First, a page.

I have been sending out applications to smaller companies, I have yet to hear anything vaguely sounding like an opportunity back but I'll continue to send them out nonetheless. Given the views on the opportunities in big companies, I can't help but feel our careers office seems to fail by pushing these internships forward a lot more than at smaller companies, given these companies an opportunity to advertise themselves more than anything. I don't think I've actually heard one of them even mention the phrase "speculative application" once. Either way, thank you guys again.
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    (Original post by SgtPugsey)
    Thank you all for your suggestions, I'll make sure to put some time to one side to check them all out.

    I have been sending out applications to smaller companies, I have yet to hear anything vaguely sounding like an opportunity back but I'll continue to send them out nonetheless. Given the views on the opportunities in big companies, I can't help but feel our careers office seems to fail by pushing these internships forward a lot more than at smaller companies, given these companies an opportunity to advertise themselves more than anything. I don't think I've actually heard one of them even mention the phrase "speculative application" once. Either way, thank you guys again.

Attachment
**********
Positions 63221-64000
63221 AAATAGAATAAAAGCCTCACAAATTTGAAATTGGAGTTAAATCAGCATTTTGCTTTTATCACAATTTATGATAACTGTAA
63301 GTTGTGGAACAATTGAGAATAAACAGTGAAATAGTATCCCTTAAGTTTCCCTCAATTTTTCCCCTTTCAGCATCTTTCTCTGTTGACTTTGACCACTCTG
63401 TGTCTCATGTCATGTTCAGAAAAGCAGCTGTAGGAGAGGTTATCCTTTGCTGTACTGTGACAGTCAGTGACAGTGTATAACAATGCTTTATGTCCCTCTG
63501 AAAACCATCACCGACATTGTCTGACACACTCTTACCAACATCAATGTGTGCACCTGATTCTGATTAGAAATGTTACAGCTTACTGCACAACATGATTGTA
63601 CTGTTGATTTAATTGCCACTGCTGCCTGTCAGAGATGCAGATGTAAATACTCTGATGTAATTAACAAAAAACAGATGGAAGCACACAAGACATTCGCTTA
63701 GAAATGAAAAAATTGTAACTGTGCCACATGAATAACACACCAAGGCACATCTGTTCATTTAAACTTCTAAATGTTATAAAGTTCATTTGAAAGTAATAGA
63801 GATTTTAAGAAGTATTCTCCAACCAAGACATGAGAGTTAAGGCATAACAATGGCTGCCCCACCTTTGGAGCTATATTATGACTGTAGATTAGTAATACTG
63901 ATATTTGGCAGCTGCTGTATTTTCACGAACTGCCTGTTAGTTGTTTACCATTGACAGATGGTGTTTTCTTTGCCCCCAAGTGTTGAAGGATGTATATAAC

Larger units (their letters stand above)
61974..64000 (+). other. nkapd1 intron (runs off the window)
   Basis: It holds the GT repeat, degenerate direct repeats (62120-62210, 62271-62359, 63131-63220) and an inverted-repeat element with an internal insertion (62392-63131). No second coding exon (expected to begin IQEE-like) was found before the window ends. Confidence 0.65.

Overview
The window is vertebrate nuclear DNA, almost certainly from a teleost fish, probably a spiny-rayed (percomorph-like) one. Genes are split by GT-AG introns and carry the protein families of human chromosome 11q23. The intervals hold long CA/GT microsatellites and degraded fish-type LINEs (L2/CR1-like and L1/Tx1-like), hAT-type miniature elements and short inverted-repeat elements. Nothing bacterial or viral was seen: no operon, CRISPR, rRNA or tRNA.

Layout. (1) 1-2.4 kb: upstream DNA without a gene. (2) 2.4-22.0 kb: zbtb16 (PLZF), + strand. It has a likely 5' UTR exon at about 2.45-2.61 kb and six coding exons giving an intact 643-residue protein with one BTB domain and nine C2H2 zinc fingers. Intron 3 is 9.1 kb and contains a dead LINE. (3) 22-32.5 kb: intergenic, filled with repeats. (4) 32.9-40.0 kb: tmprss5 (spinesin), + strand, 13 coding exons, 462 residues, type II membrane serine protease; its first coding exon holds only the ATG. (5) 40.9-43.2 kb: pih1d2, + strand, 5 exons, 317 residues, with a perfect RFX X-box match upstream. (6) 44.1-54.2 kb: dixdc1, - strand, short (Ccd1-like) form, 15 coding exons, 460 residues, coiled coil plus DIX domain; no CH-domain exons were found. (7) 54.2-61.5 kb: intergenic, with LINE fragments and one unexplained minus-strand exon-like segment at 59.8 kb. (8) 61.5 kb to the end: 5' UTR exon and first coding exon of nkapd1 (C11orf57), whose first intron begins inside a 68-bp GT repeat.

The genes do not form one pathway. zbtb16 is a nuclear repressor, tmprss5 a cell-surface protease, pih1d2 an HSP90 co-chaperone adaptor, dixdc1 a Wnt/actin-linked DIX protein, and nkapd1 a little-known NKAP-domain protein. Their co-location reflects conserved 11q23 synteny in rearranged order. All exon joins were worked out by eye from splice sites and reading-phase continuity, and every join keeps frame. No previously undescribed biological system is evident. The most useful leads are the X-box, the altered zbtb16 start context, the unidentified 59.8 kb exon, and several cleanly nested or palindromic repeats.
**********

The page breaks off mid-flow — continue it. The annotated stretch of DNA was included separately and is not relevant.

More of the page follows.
I'm currently on graduate scheme and I can tell you one thing, forget about applying bing companies because it's too competitive and waste timer. Like everyone said start with small companies and once you graduate you will be able to apply graduate scheme or big companies much easier.